LISTEN: Can playing video games make us more empathetic?

Listen to a lively discussion with Waypoint editor Austin Walker about the virtues and limits of virtual experience

Published June 7, 2017 6:57PM (EDT)


The popular acceptance of comic books as art underwent a moment of transformation in the 1990s, thanks to the publication of Art Spiegel's Holocaust allegory "Maus." Similarly, video games have become more complex and more diverse in scope since their early days in arcades. And just like any other art form, our understanding of their potential continues to evolve.

Many forms of art actively help cultivate empathy in their audiences; this is well-studied phenomenon. So can playing a video game teach someone what it's like to live in poverty, or as a refugee, or as a transgender woman? I say yes. Austin Walker, editor in chief of Vice's Waypoint, isn't 100 percent sold on the idea.

"I get where that gut feeling comes from, of course I'm playing the thing, it happened to me too, that means I must have a deeper connection than I would if I just read the story in a book or watched it on a film," Walker said. "But I don't know that the studies completely reflect that, the ones that I've read anyway."

"I love games; I run a website about games. I think that they are like those other things with some unique twists, but I don't know that like making me feel a certain way is a unique property of games," he added.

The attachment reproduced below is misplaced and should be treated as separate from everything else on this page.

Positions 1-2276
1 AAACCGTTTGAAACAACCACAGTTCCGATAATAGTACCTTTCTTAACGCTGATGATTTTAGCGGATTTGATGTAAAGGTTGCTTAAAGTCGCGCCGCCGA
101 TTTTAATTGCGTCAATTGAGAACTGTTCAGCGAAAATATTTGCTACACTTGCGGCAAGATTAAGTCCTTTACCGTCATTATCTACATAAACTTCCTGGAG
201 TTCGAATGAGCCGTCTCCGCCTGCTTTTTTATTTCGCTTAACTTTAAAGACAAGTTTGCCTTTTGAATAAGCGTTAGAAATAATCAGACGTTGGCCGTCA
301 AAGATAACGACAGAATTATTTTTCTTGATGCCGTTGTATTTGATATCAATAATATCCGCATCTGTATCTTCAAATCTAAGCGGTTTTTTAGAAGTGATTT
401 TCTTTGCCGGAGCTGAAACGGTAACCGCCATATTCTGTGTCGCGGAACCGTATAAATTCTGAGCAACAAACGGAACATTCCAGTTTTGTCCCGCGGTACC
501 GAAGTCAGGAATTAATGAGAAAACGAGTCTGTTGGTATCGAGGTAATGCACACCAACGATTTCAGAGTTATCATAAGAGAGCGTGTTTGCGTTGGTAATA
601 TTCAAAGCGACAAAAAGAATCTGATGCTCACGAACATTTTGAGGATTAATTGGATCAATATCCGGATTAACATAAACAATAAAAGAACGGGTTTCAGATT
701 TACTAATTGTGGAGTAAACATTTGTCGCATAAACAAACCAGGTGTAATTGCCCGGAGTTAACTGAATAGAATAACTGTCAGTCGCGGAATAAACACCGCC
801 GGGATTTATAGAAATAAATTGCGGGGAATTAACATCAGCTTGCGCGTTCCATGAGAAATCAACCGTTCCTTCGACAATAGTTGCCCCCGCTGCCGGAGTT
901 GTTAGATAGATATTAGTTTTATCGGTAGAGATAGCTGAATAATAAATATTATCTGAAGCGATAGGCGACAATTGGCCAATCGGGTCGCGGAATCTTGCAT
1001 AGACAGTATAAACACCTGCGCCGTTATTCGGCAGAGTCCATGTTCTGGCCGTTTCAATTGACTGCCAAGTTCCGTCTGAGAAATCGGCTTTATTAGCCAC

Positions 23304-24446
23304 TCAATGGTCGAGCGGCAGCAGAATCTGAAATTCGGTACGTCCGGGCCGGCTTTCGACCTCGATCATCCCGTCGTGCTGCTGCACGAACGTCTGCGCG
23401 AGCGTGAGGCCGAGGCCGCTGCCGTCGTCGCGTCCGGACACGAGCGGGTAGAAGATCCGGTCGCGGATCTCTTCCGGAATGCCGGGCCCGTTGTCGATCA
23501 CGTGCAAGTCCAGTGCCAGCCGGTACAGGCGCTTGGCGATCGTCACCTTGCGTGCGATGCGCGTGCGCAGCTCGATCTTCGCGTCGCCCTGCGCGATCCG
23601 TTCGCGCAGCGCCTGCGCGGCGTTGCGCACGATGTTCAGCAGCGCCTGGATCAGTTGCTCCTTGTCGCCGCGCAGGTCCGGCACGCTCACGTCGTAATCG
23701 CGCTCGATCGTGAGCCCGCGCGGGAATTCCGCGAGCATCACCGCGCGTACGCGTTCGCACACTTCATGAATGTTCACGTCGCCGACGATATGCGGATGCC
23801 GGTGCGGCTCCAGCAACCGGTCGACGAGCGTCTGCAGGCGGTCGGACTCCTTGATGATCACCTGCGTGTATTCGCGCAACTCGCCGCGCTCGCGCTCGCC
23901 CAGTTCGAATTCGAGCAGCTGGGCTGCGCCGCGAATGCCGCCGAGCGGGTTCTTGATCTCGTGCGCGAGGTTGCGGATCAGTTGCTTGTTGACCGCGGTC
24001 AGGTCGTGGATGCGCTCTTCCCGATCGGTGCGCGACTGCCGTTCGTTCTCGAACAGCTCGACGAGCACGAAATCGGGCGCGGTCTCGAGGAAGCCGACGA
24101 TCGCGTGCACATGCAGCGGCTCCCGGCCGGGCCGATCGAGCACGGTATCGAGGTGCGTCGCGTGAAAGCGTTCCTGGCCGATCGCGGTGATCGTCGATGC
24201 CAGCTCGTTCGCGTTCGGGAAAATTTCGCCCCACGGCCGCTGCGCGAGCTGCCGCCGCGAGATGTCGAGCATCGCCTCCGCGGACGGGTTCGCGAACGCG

Sometimes, Walker says, the burden of fostering empathy in the audience falls on the shoulders of creators who might just want to make an entertaining game — or album or book or film, too. That's what he saw happening to filmmaker Jordan Peele, whose thriller "Get Out" was held up by many as a vehicle for understanding the Black American experience. Walker says he understands why that quality is valued in entertainment, but he has some reservations.

"It is just all so deeply frustrating to see work only framed in the notion of: What does this do for me as someone who does not come from that place? Again, I've been guilty of it, so I'm speaking penance here more than I am judging other people, necessarily," said Walker. "I get why that happens — humans are curious creatures who want to know more about the world, and it's great that we do learn things like that. But I want to make sure that when we come to works from marginalized creators, that we don't come bearing that expectation every time."

This conversation is part of a larger story. Read more and watch a video about video games that aren't just violence simulators.

Walker and I discuss the limits of art and agency and whether or not video games can make us feel like we understand someone else's life. Listen to our conversation here:

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By Matthew Smith

Matthew Smith is an associate video producer at Salon. He has an unhealthy obsession with Mickey Mouse and video games, and regularly tweets about both.

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